Maternal serum markers of lipid metabolism in relation to neonatal anthropometry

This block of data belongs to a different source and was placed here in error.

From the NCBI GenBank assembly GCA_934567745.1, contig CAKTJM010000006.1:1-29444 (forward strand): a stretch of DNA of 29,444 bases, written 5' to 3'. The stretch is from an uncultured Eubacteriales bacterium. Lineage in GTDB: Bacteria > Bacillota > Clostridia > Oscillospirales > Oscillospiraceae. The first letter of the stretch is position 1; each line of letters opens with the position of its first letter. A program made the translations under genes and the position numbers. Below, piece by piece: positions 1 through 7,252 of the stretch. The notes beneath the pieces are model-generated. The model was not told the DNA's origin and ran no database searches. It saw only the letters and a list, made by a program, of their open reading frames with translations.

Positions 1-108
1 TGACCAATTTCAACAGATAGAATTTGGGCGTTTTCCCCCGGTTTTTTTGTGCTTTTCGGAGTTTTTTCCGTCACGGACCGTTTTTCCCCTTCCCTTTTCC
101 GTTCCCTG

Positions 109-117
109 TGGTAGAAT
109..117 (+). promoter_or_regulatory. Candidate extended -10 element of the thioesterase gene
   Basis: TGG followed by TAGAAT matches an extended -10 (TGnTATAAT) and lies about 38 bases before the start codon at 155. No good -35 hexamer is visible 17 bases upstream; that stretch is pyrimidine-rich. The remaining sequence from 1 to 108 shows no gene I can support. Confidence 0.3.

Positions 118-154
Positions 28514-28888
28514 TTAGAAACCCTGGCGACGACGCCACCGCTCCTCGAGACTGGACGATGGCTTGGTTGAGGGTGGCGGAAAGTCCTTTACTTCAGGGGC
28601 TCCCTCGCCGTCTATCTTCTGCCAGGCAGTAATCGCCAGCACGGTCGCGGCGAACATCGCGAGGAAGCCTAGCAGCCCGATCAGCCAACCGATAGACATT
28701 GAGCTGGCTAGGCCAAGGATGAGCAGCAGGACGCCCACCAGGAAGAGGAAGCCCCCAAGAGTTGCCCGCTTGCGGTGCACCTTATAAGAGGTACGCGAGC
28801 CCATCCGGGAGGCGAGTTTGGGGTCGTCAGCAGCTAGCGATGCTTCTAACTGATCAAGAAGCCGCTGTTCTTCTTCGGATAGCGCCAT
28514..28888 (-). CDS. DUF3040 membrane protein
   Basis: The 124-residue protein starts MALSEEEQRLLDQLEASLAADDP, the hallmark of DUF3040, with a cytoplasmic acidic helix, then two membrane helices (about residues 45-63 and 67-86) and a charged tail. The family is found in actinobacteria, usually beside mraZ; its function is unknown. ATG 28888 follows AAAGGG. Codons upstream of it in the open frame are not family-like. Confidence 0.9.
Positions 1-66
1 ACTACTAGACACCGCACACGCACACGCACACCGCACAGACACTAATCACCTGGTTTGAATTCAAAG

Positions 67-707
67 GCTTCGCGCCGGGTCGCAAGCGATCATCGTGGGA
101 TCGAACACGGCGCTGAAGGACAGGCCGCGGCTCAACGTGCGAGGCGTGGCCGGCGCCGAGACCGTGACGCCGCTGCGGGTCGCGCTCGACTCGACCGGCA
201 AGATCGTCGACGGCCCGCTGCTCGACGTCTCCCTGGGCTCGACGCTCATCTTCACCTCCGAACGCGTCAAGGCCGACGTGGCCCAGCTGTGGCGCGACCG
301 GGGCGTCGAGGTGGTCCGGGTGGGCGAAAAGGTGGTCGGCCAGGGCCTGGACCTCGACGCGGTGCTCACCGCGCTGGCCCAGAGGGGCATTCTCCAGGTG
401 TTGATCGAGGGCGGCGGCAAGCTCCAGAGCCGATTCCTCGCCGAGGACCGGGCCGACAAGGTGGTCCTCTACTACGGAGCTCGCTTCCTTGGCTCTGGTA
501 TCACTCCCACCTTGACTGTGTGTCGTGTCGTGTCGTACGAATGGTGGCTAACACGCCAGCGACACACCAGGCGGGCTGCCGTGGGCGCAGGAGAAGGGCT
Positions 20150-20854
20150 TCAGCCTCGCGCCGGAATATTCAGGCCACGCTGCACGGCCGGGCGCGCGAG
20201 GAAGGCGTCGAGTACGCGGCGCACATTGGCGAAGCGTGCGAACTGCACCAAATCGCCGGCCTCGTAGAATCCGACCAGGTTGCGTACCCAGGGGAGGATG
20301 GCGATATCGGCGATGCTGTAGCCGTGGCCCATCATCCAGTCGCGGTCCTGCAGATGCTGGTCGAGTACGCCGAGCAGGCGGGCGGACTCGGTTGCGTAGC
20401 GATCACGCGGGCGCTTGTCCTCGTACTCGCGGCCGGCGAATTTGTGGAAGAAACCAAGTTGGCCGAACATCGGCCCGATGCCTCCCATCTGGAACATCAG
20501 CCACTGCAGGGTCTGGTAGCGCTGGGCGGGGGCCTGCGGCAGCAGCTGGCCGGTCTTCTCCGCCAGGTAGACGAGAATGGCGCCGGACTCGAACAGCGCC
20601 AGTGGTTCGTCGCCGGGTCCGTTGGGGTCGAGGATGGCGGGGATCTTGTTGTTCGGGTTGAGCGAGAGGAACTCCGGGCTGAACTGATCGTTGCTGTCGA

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OBJECTIVE:The objective of this study is to examine associations between lipids (high-density lipoprotein, low-density lipoprotein, total cholesterol, triglycerides and lipoprotein (a)) measured on average three time points during pregnancy and neonatal anthropometrics.STUDY DESIGN:Stored samples from a preeclampsia trial measured as part of a case-control study from five US centers (1992 to 1995) were used. The sample included women without pregnancy complications (n = 136) and cases of gestational diabetes (n = 93), abnormal glucose tolerance (AGT; n = 76), gestational hypertension (n = 170) and preeclampsia (n = 177). Linear regression and linear mixed-effects models estimated adjusted associations between lipids and birth weight z-score, ponderal index (PI), length and head circumference.RESULTS:Among women without complications, cross-sectional associations between total cholesterol measured at different gestational ages increased PI 2.23 to 2.55 kg m-3 per-unit increase in cholesterol. HDL was inversely associated with birth length (β’s = - 2.21 and - 2.56 cm). For gestational hypertension, triglycerides were associated with birth weight z-score (β’s = 0.24 to 0.31). For preeclampsia, HDL was associated with lower birth weight z-scores (β’s = - 0.49 and - 0.82). Women with gestational diabetes or AGT had inconsistent associations. Examining the level changes across pregnancy, each 0.0037 mmol l-1 increase in HDL was associated with decreased birth weight z-score (β = - 0.22), length (β = - 0.24 cm) and head circumference (β = - 0.24 cm), whereas each 0.028 mmol l-1 increase in triglycerides was associated with increased birth weight z-score (β = 0.13) and head circumference (β = 0.19 cm).CONCLUSIONS:Although associations varied by complications, in general, growth-promoting fuels such as total cholesterol and triglycerides were associated with increased neonatal size, whereas high HDL was associated with smaller size. Maternal HDL that failed to decrease over pregnancy was associated with smaller neonate size.

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